Cameroon’s President Paul Biya has won a landslide election victory, enabling him to extend his 36-year rule. Biya reelection may intensify conflicts between his mainly French-speaking government and English-speaking separatists.
Officials announced on Monday that Biya received more than 70 percent of votes in the presidential election held in early October and shall govern seventh term in office. One of Africa’s longest serving rulers, Biya has been in power in since 1982. His victory will extend his rule over the central African country by seven years.
The former German colony was split and ruled by Britain and France after World War One. The majority of people – 80 percent – live in French-speaking eastern areas.
His Residential election from any standard 7 October election was a farce with maneuvering fraud and slap on democracy.
At 85, Biya has held office for 36 years and is Africa’s oldest leader. He’s set to begin his seventh term amid allegations of fraud and ongoing violence in the country’s English-speaking regions. Whereas English-speaking people, who make up the rest of the population and are concentrated in the west, are increasingly dissatisfied with Biya’s government, amid claims they are marginalized.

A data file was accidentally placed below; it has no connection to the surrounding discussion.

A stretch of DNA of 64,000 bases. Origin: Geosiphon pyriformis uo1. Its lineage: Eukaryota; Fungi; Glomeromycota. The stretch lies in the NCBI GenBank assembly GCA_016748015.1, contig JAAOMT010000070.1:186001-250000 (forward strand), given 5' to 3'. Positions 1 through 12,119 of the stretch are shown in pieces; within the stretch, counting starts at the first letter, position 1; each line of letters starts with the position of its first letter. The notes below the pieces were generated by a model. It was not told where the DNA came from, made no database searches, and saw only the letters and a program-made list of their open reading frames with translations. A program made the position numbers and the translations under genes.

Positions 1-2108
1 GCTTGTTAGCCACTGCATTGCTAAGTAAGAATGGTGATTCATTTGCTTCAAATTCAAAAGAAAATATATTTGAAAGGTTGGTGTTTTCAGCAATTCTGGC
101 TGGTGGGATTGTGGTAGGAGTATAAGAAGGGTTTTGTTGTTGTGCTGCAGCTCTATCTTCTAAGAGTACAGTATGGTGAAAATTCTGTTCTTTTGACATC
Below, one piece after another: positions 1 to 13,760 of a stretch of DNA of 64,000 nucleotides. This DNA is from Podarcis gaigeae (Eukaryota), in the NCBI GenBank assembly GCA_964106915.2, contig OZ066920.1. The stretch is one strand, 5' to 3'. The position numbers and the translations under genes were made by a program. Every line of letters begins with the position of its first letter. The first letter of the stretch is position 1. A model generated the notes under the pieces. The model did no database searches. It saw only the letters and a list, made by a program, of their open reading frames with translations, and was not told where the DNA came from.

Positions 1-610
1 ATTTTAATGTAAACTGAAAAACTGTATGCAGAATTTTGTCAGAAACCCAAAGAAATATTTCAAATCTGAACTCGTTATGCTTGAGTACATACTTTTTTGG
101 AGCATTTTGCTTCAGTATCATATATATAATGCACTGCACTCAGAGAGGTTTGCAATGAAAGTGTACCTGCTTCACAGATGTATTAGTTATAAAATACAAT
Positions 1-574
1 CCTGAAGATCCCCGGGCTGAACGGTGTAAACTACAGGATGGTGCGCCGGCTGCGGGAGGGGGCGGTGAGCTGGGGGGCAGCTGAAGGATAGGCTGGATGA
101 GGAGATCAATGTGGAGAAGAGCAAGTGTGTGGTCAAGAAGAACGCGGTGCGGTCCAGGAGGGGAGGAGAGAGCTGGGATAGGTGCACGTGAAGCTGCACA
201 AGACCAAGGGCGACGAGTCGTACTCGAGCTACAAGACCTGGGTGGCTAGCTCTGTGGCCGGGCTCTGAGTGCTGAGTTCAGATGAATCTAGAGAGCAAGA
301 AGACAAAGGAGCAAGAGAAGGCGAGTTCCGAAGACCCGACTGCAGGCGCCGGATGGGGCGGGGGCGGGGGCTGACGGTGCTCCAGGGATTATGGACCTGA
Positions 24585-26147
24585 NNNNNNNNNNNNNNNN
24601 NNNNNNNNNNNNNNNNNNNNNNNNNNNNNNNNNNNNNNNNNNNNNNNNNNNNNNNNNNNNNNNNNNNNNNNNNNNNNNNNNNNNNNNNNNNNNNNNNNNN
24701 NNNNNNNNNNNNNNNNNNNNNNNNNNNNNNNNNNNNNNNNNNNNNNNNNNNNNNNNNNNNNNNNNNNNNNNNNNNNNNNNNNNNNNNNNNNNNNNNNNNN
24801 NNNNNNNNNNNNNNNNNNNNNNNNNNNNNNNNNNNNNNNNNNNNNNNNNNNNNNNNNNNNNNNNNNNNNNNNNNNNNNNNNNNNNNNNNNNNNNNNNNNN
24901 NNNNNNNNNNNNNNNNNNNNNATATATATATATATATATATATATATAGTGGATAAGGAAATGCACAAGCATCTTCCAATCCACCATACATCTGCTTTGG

Armed hardliners are seeking independence. Fighting between separatists and security forces has caused the deaths of many civilians and displaced hundreds of thousands of people. Separatists called for a boycott of the election, with many English-speaking residents prevented from voting by armed hardliners.
The election result is feared to further raise tensions between separatists and security forces, possibly leading to civil war.